If you follow me on Instagram, you’ll likely know that in just a few weeks (16 days to be precise) I’m doing my very first Triathlon.


I’ve documented most of my journey via the wonderful app that is Instagram and I’ve loved sharing the ups and the downs, to which there have been more than a handful, but that’s all part of it. What I haven’t really disclosed though, is why tri? Why choose something so different and so challenging?

Well, here’s more about my why.

I signed up to the Midsomer Norton Triathlon on June 2nd. I’d not long been back from Thailand and was going through the motions of a few big changes (more on that here!) and in all honesty, I was feeling a bit lost with my fitness journey.

Working out is my escape. It’s MY time. An hour or so a day that I dedicate totally to myself. Headphones in, outside world off – its one of the best forms of self care. However, I didn’t really have anything to aim or work toward. I thought about signing up to a marathon, but every time I went running I immediately hated it. So that was quickly off the table. Powerlifting isn’t for me, neither is bikini competing. I cannot play sport – I am extremely uncoordinated so I felt like I’d hit a wall with it all.

I’m also not a PT, exercise instructor or professionally qualified so I felt like I was just floating along. I almost felt as though I was letting myself down. I was desperate to have something to focus my energy and time on that didn’t have anything to do with how I looked.

My uncle was training for an Ironman at the time (which he completed in an insanely good time!!) and every time we caught up, I was just in total awe of his dedication, motivation and love for it. The 5am alarms for open water swims didn’t put him off, neither did the thought of cycling in torrential rain.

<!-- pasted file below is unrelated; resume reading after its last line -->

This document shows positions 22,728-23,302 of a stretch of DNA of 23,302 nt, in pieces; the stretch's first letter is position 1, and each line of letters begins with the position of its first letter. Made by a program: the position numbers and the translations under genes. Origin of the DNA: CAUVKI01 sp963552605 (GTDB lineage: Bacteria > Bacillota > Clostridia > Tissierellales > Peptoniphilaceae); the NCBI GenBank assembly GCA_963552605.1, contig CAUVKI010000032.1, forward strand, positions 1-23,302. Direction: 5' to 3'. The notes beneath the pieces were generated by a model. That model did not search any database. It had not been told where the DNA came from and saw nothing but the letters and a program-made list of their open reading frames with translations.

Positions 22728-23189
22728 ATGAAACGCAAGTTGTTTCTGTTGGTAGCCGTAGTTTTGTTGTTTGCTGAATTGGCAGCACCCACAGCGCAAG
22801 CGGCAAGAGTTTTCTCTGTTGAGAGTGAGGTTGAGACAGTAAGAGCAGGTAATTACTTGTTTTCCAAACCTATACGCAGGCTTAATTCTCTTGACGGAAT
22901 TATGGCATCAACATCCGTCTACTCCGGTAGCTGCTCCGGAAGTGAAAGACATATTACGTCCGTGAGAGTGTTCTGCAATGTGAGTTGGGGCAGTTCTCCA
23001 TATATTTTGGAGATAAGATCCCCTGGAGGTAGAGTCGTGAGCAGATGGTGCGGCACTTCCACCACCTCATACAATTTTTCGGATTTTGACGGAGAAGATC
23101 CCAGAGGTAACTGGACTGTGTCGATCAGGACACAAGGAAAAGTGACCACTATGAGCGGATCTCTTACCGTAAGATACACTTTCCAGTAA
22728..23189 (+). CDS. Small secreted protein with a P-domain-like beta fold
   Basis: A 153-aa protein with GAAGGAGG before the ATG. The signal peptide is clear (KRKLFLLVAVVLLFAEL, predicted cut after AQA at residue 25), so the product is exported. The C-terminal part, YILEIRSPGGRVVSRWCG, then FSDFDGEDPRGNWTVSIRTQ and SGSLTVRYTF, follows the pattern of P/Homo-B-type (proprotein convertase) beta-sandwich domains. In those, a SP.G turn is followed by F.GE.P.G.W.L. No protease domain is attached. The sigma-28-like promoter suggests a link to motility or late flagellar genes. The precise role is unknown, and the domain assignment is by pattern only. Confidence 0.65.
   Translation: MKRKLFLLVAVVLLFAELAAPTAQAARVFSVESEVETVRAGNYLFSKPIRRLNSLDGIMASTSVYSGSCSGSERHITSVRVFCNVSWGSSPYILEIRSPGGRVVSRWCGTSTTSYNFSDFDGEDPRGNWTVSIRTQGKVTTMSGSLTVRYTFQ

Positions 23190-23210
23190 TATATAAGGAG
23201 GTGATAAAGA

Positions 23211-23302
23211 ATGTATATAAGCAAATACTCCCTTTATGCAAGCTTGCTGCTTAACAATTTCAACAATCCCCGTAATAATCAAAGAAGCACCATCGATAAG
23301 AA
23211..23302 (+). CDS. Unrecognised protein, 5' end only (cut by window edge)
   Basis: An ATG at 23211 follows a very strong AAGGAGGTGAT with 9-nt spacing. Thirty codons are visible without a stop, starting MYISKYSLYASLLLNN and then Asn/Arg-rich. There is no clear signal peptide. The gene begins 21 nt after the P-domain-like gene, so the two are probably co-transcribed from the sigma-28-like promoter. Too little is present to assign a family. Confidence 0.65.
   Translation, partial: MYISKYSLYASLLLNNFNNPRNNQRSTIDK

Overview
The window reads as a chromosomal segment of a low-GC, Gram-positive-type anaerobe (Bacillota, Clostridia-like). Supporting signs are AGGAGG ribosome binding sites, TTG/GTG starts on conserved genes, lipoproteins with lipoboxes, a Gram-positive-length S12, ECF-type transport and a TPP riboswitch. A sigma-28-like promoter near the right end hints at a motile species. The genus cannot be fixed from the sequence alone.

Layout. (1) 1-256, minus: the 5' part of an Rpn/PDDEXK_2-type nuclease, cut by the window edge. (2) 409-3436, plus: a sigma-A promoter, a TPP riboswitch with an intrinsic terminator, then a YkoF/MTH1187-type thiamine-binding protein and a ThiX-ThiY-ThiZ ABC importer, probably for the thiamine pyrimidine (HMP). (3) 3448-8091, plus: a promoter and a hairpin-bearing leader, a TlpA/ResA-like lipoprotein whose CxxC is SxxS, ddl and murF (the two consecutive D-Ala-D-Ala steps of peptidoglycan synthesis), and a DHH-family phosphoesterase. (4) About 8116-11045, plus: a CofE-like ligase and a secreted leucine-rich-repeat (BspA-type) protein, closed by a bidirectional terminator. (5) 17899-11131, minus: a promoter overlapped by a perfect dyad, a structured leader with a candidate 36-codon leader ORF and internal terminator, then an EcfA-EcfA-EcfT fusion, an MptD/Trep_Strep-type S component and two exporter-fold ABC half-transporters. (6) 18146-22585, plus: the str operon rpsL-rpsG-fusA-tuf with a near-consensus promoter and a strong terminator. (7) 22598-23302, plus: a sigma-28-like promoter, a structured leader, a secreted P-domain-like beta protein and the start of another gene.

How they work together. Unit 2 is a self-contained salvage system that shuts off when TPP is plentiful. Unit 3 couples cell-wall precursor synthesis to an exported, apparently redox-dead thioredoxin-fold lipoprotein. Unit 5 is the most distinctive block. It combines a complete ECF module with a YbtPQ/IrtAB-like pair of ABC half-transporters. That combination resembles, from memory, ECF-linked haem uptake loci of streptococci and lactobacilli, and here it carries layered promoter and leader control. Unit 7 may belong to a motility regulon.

That’s what I wanted. I wanted that drive, motivation and most importantly purpose. I wanted to feel the immense feeling of accomplishment when I cross that finish line because it’s me who would have completed it.

I’ve completed two half marathons and trust me when I say there is no better feeling when you cross that line. It’s a complete rush of emotion and both times, I cried.

I am beyond nervous and about 3 weeks ago, I had a moment when I almost pulled out completely. I was on holiday and whilst swimming, I genuinely couldn’t do it. Coughing, spluttering, drinking half the pool – you name it and that was me. It totally knocked my confidence because the swim was the part I was least concerned about. When I was younger, I used to swim competitively – I was pretty good and then just like that, it was my weakest discipline.

After feeling extremely sorry for myself, I decided I had two choices. Firstly, give up. Or secondly, remove the pressures of ‘getting a good’ time, stress less, train a little more and try and enjoy it. I’m sure you’ve guessed it, but I went with the latter.

I signed up for ME and I am going to finish it for ME. No-one else time matters and no-one else’s opinions matter. What’s a good time anyway?